DANSVILLE — If you open the door to your imagination there is no telling what it is capable of.


The community gathered to awaken the magic that still lives on in their hearts, and remember what it feels like to simply believe in fairies.


Dansville Fairy Festival was a huge success as children participated in face painting, storytelling, and crafts.


Dansville-natives Toni Preston and her daughter, Carole French dressed up as fairies and handed out fairy necklaces.


“The little clay leaves tell them you are friends of the fairies,” Preston said. “I love that the whole thing is about magic.”


French agrees that the event is great for your imagination.


“I think it is great for the kids to come out and be part of the magic,” she said. “I love that we can use our imagination.”


Preston mentioned how this is important for small towns.


“I love small towns,” she said. “The kids get to come out, and have fun promoting small businesses.”


Dansville Artworks Board Member Jeanne Gridley said she was very pleased with the turnout.


“There have been a lot of kids coming to look for the fairy doors,” she said. “I have seen a lot of grandparents with their grandkids, and that is what we wanted. We wanted to cross the generations. They believe in the magic too.”


Gridley said they encouraged all the downtown businesses to be part of the festival.


Nature Photographer Dick Thomas held his opening reception for his solo exhibit at the art center. Thomas loved the opportunity to have a solo exhibit at the very place he has enjoyed coming too for so long.


“I think it is extra special for me, because I love to share photos of the region with people who will recognize them,” he said. “I will continue to do what I can to help the gallery be a viable source for the art scene.”


Thomas likes to stick to the reality of the image, and tries not to enhance it too much.


“The landscapes are my favorites,” he said. “They allow me to spend a lot of time getting what I want, where wildlife is all about capturing a moment in time.”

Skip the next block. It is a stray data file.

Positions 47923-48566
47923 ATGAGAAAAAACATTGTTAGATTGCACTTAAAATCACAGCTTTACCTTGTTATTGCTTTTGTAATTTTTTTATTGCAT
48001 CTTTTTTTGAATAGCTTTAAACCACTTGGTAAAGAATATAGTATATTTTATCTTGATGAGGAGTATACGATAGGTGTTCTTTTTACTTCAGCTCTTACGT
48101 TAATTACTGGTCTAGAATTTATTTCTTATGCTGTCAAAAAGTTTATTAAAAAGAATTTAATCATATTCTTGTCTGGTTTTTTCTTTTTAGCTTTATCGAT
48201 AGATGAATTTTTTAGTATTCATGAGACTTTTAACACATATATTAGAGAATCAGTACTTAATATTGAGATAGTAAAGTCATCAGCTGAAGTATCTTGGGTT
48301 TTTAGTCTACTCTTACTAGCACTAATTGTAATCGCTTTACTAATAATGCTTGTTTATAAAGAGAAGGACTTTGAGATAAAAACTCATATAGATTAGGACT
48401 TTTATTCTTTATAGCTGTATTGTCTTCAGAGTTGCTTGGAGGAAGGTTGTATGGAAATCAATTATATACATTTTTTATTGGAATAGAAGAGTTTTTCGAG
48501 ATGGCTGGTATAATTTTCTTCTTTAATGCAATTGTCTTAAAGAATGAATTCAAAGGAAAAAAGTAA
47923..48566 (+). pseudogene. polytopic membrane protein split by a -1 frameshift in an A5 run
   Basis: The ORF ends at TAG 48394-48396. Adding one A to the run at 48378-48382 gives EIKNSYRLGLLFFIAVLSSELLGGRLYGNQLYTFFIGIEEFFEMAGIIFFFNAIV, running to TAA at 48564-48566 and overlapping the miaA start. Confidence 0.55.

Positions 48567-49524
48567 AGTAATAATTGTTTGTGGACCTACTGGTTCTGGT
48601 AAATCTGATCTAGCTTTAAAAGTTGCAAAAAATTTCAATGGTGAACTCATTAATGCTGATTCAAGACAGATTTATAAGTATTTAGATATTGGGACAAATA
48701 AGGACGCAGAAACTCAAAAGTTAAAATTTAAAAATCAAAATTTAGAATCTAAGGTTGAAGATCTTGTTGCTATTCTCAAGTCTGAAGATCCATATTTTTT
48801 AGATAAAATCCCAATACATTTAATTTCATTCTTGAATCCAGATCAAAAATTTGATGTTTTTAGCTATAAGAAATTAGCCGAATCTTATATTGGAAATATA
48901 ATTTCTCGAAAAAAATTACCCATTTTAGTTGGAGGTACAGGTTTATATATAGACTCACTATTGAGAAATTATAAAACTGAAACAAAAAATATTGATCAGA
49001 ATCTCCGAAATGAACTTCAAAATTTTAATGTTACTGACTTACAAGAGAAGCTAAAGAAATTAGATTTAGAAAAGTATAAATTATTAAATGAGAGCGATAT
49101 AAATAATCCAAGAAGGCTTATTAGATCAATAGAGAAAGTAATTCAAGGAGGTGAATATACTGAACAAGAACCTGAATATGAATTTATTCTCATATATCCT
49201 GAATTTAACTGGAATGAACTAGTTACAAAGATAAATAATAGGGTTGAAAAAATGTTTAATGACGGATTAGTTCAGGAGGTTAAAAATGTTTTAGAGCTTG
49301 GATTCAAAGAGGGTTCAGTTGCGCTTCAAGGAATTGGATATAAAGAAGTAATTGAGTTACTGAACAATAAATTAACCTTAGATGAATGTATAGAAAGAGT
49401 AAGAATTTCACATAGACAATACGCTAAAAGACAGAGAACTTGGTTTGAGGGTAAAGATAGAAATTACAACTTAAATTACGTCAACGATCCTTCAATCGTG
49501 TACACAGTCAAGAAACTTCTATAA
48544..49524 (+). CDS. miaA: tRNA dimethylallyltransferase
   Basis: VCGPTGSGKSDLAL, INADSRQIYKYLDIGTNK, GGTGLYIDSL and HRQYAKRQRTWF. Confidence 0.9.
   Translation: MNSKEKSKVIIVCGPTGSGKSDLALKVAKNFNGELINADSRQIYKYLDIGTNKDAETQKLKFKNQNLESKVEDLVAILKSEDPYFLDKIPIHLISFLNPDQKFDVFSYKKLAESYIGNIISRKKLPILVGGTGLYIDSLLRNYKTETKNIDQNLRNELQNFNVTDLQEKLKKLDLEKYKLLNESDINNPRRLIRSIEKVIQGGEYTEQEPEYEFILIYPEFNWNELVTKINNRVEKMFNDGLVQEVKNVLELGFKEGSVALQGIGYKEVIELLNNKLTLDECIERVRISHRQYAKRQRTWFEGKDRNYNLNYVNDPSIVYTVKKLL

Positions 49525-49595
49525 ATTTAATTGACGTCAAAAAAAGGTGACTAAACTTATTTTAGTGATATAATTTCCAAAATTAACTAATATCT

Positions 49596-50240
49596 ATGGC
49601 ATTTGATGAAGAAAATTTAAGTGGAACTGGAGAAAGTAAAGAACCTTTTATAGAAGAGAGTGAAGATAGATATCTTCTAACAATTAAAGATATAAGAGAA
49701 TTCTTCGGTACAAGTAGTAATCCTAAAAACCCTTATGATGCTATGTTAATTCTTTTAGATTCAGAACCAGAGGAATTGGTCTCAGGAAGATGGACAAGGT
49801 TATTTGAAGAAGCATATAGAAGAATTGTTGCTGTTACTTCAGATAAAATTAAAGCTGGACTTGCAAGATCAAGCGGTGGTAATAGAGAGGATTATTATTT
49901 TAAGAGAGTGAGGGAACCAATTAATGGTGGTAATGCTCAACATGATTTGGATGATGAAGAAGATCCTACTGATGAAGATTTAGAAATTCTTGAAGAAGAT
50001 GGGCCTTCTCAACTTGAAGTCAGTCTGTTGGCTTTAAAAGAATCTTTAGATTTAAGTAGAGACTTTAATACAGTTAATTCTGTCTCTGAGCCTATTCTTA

The ultimate photo for Thomas is when he captures a small image of wildlife within his landscape.


“Showing an animal in their element is a challenge for me,” he said. “I really enjoy images of rural heritage, old barns, American Flags, farm equipment, old trucks, and things left abandoned. This is the evidence of the struggle and success of the land over the last 200 years.”


Thomas added most of the barns will fall down and not be replaced, because it takes a lot of work to keep up with the maintenance.


“I feel like someday the barns will be gone, and they are a reminder of our past,” he said. “I look for them in any atmosphere.”


Thomas loves the Oak trees he has captured in Geneseo, since they are part of the historic value in the village.


“There are huge oak trees in Geneseo, because they are protected on the Wadsworth land,” he said. “When they came here they wanted the oak trees in the Genesee Valley to be protected.”


Storyteller Cris Riedel told several lovely tales about fairies as she captivated the audience.


Dansville Artworks located at 178 Main Street is open Thursday noon to 6 p.m., Friday 11 a.m. to 6 p.m.  and Saturday 10 a.m. to 3 p.m. Thomas will have an iPhone Photo class on July 13 from 6 to 7:30 p.m. at $10 per person.  Thomas solo exhibit runs the month of July. The summer exhibit runs until Aug. 12.